“The manager told us these people cannot interact with us. They don’t look up at us; they don’t wave to us; they don’t smile. We were asked to not interact with them, so why do they need to be on a residential street?”

City Attorney Glen Sabine said that if the facility has six or fewer residents, then there is nothing the city could do under current law.

“Some of the unlicensed homes, or if there are more than six [occupants], then we have some use-permit controls that would apply, but then we’d have to find out if that is in fact the case,” he said.

Councilmember Kristine Alessio said this is an issue that she has been working on with state representatives to change or amend laws, to give cities more flexibility in the locations these businesses can operate. Alessio also offered to help mediate with the owner and neighborhood to address problems stemming from the rehabilitation home.

Air traffic noise

Marie, who lives near Helix High School, said that noise from airplanes has suddenly become an issue in her neighborhood.

“They fly nonstop from about 6:30 in the morning to about 11:30 at night,” she said. “They fly very low. I’m thinking we get about 60 to 100 of them a day.”

Arapostathis said that three years ago, the city was notified by the FAA of a change to flight paths around San Diego.

“They now use GPS so instead of the planes flying south over [state Route] 94, they are flying in a more tight pattern. They notified us after the decision was made,” he said.

The city of La Mesa doesn’t lobby the federal government, but was one of 18 cities who went to the county’s Airport Authority and lodged complaints and started contacting senators and members of Congress.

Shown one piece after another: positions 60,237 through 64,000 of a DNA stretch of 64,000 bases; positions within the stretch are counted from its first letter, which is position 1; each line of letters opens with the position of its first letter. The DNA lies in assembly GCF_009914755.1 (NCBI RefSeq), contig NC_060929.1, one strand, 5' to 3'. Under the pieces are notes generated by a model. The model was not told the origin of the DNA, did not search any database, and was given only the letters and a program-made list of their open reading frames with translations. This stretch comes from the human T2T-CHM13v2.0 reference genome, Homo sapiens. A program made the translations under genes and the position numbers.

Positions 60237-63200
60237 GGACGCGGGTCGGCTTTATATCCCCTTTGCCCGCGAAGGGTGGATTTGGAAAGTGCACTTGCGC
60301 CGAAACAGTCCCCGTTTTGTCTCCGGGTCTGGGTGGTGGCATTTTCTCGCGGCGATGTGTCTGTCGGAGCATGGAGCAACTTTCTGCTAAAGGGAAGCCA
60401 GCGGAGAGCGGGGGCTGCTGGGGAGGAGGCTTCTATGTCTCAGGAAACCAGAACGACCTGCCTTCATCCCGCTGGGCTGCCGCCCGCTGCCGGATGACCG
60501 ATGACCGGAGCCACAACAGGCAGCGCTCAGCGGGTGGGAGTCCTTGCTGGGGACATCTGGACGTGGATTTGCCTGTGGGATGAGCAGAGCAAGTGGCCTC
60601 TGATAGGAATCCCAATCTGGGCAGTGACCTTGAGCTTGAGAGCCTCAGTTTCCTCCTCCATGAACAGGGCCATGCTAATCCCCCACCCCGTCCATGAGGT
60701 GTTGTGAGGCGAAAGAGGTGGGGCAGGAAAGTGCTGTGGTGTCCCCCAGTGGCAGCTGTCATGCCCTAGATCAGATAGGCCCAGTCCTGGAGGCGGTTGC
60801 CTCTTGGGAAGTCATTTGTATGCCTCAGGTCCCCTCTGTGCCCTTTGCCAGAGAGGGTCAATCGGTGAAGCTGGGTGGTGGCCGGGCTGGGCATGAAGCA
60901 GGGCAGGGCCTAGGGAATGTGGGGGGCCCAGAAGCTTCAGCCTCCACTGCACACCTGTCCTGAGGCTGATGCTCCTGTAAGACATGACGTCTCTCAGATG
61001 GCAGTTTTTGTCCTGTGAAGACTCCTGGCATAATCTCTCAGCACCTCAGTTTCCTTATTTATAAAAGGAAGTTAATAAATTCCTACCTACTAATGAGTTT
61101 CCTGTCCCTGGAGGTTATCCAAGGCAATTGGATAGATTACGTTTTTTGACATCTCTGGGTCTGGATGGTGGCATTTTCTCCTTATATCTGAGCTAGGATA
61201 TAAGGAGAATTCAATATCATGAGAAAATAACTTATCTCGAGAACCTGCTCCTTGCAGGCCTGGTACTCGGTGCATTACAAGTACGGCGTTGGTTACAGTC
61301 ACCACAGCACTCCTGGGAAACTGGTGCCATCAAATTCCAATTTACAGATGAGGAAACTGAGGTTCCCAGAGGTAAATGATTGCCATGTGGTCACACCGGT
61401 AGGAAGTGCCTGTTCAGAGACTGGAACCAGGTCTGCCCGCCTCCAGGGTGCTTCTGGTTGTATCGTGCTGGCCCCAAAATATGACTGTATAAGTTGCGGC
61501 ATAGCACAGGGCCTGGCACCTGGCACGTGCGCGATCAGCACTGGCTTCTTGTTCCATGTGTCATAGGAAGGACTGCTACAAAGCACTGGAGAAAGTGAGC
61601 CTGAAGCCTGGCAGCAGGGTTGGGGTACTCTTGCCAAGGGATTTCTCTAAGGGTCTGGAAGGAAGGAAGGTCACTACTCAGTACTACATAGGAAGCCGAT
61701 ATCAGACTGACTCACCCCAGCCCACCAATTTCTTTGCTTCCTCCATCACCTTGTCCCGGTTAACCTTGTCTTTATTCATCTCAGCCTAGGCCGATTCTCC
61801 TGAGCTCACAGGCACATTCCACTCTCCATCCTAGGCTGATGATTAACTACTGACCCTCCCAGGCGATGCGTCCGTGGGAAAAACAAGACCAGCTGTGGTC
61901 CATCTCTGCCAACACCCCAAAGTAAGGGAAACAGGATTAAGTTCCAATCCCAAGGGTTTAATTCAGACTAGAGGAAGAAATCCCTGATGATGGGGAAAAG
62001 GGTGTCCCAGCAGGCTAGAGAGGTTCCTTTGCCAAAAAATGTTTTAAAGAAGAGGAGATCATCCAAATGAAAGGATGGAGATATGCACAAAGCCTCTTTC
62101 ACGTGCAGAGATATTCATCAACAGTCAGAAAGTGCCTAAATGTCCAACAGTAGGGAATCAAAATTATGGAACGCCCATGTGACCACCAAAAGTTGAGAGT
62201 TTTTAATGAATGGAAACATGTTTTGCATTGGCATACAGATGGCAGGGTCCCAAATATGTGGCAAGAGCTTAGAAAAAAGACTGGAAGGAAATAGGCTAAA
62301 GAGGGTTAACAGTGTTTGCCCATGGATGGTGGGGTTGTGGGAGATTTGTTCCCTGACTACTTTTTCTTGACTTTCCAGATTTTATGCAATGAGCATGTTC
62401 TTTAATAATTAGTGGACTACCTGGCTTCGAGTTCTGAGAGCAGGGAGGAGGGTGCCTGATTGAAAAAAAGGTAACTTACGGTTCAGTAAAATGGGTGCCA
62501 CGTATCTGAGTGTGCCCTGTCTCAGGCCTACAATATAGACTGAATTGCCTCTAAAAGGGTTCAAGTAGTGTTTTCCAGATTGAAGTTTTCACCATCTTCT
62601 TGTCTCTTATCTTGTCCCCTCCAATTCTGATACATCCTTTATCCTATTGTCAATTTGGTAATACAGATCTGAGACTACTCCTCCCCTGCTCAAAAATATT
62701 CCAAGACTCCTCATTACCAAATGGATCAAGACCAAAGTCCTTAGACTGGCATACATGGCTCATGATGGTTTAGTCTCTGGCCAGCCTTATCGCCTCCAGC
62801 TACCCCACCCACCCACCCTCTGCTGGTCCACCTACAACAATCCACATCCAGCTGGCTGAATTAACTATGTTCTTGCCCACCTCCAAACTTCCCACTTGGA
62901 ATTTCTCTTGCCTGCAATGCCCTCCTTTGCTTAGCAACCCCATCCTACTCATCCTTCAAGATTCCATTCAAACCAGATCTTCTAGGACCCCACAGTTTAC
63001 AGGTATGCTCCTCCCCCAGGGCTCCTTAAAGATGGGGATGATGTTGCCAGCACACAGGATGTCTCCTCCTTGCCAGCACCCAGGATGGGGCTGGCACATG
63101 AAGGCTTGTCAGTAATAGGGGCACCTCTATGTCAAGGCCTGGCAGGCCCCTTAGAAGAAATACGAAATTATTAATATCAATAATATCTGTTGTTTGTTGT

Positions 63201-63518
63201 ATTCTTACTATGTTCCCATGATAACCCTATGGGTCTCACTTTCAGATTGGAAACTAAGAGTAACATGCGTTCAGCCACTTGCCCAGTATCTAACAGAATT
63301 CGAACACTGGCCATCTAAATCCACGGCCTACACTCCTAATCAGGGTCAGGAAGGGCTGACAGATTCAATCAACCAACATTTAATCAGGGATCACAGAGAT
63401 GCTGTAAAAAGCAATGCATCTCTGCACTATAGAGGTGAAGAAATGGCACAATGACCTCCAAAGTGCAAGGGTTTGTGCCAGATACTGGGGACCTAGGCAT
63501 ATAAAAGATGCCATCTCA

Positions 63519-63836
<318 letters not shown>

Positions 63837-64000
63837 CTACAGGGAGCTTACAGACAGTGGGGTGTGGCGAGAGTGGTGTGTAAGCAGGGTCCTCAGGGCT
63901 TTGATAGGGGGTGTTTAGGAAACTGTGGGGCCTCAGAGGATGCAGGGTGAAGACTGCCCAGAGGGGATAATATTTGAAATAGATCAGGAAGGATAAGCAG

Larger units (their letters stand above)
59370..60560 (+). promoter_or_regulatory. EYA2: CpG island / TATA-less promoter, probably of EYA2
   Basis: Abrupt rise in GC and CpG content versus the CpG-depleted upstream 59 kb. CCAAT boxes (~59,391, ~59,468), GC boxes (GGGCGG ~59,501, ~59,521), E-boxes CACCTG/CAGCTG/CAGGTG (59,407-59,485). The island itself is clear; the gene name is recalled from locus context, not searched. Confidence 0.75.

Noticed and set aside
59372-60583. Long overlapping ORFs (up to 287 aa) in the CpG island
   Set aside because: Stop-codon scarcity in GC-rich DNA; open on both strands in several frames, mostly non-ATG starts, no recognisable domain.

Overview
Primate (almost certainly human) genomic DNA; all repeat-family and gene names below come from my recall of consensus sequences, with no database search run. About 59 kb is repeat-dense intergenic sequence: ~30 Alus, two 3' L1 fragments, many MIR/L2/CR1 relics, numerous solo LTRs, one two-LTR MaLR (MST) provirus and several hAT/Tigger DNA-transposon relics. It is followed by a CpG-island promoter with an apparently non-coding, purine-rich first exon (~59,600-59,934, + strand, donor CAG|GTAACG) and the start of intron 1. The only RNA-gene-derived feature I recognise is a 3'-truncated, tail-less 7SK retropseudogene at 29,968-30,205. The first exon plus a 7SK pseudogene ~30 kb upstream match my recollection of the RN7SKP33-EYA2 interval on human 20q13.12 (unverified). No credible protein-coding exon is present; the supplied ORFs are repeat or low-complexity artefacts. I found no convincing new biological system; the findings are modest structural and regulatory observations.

“I send a monthly letter and I make the phone calls to the Airport Authority,” Arapostathis said, adding that he learned the Airport Authority doesn’t like the decision either.

Marie mentioned that some cities are suing FAA and asked if La Mesa had plans to do the same.

City Manager Garrett said the city could consider that, but in the meantime, he said there is a local FAA advisory council with local representatives, which meets regularly, and that would be a good place to start advocating.

Other business

A woman who lives on Texas Street said a neighbor in a rental is growing pot in his yard.

“It stinks to high heaven,” she said. “My neighbors walk by and they’re reasonably naïve and say, ‘Kathy, you have a skunk in your front yard, this is terrible!’”

City Attorney Sabine said the city cannot prohibit cultivating six indoor plants, but her neighbor is probably violating city ordinances.

“This city has taken action to prohibit the outdoor cultivation of marijuana,” he said.

Other issues raised by residents included problems with coyotes, the Climate Action Plan, requests for reports on progress made by the city’s various subcommittees and the air quality in the city.

— Reach Jeff Clemetson at jeff@sdcnn.com.